Google Nest Mini Gutted And Rebuilt To Run Custom Agents

The Google Nest Mini is a popular smart speaker, but it’s very much a cloud-based Big Tech solution. For those that want to roll their own voice assistant, or just get avoid the corporate surveillance of it all, [Justin Alvey’s] work may appeal. (Nitter)

[Justin] pulled apart a Nest Mini, ripped out the original PCB,  and kitted it out with his own internals. He uses the ESP32 as the basis of his design, since it provides plenty of processing power and WiFi connectivity. His  replacement PCB also interfaces with the LEDs, mute switch, and capacitive touch features of the Nest Mini, for ease of interaction.

As a demo, he set up the system to work with a custom “Maubot” assistant using the Matrix framework. He hooked it up with Beeper, a messaging client that collates all your other messaging platforms into one easily-accessible place. The assistant employs GPT3.5, prompted with a list of his family, friends, and other details, to enable him to make calls, send messages, and handle natural language queries. The demo itself is very impressive, and we’d love to try setting up a similar assistant ourselves. Seeing two of [Justin’s] builds talking to each other is amusing, too.

If you’re more comfortable working with Google Assistant rather than dropping it entirely, we’ve looked at that kind of thing, too. Video after the break.

18 thoughts on “Google Nest Mini Gutted And Rebuilt To Run Custom Agents

    1. Reminds me of a funny meme that went around about ten years ago – slightly edited – “I asked my girlfriend why she was armed in the house. She looked at me straight in the eye and said, ‘The frakkin’ Toasters!’ She laughed, I laughed, the printer laughed, she shot the printer, it was a good time!”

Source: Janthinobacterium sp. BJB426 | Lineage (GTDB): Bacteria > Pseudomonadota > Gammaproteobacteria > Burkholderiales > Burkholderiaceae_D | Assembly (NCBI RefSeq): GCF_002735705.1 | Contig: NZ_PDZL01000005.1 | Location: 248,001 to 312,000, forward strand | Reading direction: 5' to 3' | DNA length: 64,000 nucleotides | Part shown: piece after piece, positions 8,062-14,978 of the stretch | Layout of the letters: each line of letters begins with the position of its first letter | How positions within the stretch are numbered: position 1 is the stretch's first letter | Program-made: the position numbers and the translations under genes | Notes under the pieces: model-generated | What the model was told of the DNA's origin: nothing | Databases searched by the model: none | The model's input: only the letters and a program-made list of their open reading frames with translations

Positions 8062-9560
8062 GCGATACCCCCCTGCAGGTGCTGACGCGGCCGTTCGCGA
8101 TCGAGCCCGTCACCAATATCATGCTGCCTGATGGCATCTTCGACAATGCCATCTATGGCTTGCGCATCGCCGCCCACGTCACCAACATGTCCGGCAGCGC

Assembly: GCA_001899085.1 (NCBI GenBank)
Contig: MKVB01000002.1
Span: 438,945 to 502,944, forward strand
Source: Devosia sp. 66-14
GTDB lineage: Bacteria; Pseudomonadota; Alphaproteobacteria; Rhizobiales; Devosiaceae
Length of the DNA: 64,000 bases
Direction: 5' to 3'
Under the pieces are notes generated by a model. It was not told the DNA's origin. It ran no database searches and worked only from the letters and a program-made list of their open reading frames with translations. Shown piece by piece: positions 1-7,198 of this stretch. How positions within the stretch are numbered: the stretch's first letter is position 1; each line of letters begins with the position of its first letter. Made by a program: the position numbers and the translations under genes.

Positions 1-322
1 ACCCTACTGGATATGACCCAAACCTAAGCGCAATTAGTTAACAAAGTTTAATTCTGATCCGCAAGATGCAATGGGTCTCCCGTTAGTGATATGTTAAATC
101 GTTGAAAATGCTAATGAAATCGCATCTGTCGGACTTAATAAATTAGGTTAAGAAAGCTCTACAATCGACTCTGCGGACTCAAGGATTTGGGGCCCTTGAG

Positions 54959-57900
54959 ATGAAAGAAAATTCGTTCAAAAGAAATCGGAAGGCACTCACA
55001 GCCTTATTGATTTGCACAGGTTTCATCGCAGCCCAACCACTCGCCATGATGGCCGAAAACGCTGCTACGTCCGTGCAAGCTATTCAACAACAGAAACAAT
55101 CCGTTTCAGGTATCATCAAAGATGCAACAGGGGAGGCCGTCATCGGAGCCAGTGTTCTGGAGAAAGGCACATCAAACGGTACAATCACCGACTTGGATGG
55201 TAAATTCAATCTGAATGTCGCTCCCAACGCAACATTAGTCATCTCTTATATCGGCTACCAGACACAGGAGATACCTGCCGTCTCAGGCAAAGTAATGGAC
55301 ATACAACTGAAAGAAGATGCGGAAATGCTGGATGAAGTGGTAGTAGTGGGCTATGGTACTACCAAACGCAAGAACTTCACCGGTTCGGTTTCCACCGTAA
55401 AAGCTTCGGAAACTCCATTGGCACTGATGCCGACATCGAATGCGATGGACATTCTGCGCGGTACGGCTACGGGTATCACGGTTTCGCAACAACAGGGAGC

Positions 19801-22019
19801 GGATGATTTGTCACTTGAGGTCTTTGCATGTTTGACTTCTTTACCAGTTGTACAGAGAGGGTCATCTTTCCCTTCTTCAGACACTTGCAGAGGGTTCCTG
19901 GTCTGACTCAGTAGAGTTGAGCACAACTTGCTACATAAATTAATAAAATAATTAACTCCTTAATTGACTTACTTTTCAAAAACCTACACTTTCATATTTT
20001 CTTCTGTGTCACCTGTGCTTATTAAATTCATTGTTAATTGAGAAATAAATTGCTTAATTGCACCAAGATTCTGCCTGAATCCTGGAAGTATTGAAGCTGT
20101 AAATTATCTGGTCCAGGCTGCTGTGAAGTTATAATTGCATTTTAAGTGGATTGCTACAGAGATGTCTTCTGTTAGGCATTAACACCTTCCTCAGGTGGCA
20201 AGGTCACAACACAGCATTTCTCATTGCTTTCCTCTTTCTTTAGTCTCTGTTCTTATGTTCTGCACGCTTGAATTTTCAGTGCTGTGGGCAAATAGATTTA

1. That’s like “jailbreaking” an old console TV to make an aquarium:

    Step 1: Remove all of the guts that made the thing what it was.

    Step 2: Install completely new guts that do something very different. Bonus points: Re-use the original knobs to operate the lights and pumps.

    Step 3: Publish it. Remember to misuse the term “jailbreak” for extra clickbait, or nobody will care.

  2. I thought this was about the Nest, which is a THERMOSTAT. A thermostat with a shitty UI, so I thought hey this might be interesting.

    But no… Google named a speaker after a thermostat. I don’t know who does branding at Google, but everyone involved should have been fired after the “Google Video” fiasco. Instead, Google has put on a clinic of how to do the worst branding on Earth ever since. Incredible.

    1. Nest isn’t a thermostat. You are thinking of the company “Nest Labs”. Their product, named the Nest Learning Thermostat, was popular enough that Google purchased the company.

      Nest is now a subsidiary of Google and makes a variety of products. Thermostat, wifi base stations, and smart speakers like the one pictured above.

      If you are gonna be angry and rude, at least get your facts somewhat correct.

      1. Nest IS a thermostat. I have one 10 feet away from me. All you did was repeat what I just said, and then whine that I’m “rude.” Google bought a THERMOSTAT company and has now tried to use the THERMOSTAT’s brand for a SPEAKER.

        This is STUPID. You can whine and flail all you want, but the fact is that people know Nest as a THERMOSTAT. If you work in Google’s marketing department, don’t blame me for the fact that you suck.

  3. Dure, more e-waste, nut less overal waste maybe?

    He Trier tot jailbreak it from what I gatheres but failed andere gave up. So tien o stad of trashing the entire thing, he reused the shell.

  4. I thought that connecting other speakers than the internal was a hack already. I have built a few nest-minis in the ceiling of the shop where I also have built in speakers. It works like a charm. Fairly good audio for background music. Just remove the internal speaker, solder wire to the socket and connect them to 4 or 8 Ohm speakers and voilá.

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